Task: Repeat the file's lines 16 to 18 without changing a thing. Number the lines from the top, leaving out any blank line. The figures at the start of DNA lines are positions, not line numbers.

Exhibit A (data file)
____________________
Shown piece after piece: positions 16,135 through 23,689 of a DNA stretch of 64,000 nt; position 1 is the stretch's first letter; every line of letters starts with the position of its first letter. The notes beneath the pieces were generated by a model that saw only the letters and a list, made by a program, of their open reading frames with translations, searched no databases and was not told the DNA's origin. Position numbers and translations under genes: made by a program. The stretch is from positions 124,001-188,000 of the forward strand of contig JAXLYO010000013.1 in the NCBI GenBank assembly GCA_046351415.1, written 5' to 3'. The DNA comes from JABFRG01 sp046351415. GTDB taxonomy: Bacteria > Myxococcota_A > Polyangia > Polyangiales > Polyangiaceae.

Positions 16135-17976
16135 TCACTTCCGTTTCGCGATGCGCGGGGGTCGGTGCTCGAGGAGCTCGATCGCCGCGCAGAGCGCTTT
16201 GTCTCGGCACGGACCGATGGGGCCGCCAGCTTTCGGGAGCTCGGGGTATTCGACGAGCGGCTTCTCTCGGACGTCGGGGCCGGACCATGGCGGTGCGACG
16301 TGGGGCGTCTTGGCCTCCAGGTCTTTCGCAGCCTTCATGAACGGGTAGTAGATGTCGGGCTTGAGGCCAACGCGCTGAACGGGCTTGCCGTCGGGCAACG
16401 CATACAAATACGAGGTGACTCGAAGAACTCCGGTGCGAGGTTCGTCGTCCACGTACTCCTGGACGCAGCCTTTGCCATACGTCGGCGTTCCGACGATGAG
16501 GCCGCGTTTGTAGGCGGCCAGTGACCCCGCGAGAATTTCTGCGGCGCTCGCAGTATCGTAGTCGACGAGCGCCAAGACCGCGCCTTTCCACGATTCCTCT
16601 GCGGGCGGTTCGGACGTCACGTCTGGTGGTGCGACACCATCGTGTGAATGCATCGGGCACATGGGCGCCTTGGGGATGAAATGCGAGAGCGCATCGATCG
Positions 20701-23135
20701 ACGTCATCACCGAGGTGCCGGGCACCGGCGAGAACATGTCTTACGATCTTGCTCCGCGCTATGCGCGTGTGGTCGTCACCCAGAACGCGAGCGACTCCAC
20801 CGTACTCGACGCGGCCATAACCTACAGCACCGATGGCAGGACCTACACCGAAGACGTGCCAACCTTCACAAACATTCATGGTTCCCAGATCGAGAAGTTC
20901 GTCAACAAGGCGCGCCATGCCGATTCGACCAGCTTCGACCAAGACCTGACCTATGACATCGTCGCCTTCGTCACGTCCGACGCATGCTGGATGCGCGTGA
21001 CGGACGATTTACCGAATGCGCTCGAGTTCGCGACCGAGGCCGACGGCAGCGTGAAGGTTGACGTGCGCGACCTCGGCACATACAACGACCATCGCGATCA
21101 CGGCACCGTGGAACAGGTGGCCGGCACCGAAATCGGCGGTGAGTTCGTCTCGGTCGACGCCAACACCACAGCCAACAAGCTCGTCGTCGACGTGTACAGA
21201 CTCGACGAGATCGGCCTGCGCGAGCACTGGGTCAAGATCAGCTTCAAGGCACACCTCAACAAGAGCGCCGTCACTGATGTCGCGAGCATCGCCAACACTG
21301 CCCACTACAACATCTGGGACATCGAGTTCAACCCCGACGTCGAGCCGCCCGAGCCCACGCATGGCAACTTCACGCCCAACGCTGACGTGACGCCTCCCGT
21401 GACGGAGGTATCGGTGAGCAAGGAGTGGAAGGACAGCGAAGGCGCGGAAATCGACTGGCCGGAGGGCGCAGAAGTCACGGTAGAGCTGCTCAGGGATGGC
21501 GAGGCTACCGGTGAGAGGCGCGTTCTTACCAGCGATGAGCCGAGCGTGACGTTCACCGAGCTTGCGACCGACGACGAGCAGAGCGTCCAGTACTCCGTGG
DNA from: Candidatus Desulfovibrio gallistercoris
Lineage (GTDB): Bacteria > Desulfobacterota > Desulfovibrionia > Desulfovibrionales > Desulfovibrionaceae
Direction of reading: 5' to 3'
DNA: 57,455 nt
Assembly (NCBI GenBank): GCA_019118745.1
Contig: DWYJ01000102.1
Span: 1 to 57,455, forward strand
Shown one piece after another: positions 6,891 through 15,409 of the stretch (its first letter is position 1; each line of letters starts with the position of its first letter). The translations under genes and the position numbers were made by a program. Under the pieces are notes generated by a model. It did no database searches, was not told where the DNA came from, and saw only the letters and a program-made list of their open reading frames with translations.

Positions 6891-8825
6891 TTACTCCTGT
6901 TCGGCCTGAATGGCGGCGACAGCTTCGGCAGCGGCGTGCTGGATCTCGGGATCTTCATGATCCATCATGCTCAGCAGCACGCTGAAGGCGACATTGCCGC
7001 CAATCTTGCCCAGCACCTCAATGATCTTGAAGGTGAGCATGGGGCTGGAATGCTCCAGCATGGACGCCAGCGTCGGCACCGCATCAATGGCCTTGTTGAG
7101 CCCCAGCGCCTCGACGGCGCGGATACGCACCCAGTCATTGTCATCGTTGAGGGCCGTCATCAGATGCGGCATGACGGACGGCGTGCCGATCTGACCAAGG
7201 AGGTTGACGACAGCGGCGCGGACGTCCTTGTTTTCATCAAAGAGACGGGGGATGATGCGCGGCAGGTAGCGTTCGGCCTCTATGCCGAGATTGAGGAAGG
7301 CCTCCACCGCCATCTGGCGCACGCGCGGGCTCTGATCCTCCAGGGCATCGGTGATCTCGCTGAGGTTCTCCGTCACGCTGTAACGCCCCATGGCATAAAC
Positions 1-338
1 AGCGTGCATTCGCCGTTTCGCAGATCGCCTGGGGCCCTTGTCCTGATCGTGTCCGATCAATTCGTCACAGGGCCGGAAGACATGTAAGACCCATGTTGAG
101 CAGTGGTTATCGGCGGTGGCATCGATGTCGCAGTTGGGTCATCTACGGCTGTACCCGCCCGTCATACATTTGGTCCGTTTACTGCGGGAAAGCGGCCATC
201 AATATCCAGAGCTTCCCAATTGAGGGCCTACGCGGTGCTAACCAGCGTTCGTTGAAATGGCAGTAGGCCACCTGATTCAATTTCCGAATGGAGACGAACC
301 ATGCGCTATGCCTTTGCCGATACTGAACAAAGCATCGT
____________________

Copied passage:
21301 CCCACTACAACATCTGGGACATCGAGTTCAACCCCGACGTCGAGCCGCCCGAGCCCACGCATGGCAACTTCACGCCCAACGCTGACGTGACGCCTCCCGT
21401 GACGGAGGTATCGGTGAGCAAGGAGTGGAAGGACAGCGAAGGCGCGGAAATCGACTGGCCGGAGGGCGCAGAAGTCACGGTAGAGCTGCTCAGGGATGGC
21501 GAGGCTACCGGTGAGAGGCGCGTTCTTACCAGCGATGAGCCGAGCGTGACGTTCACCGAGCTTGCGACCGACGACGAGCAGAGCGTCCAGTACTCCGTGG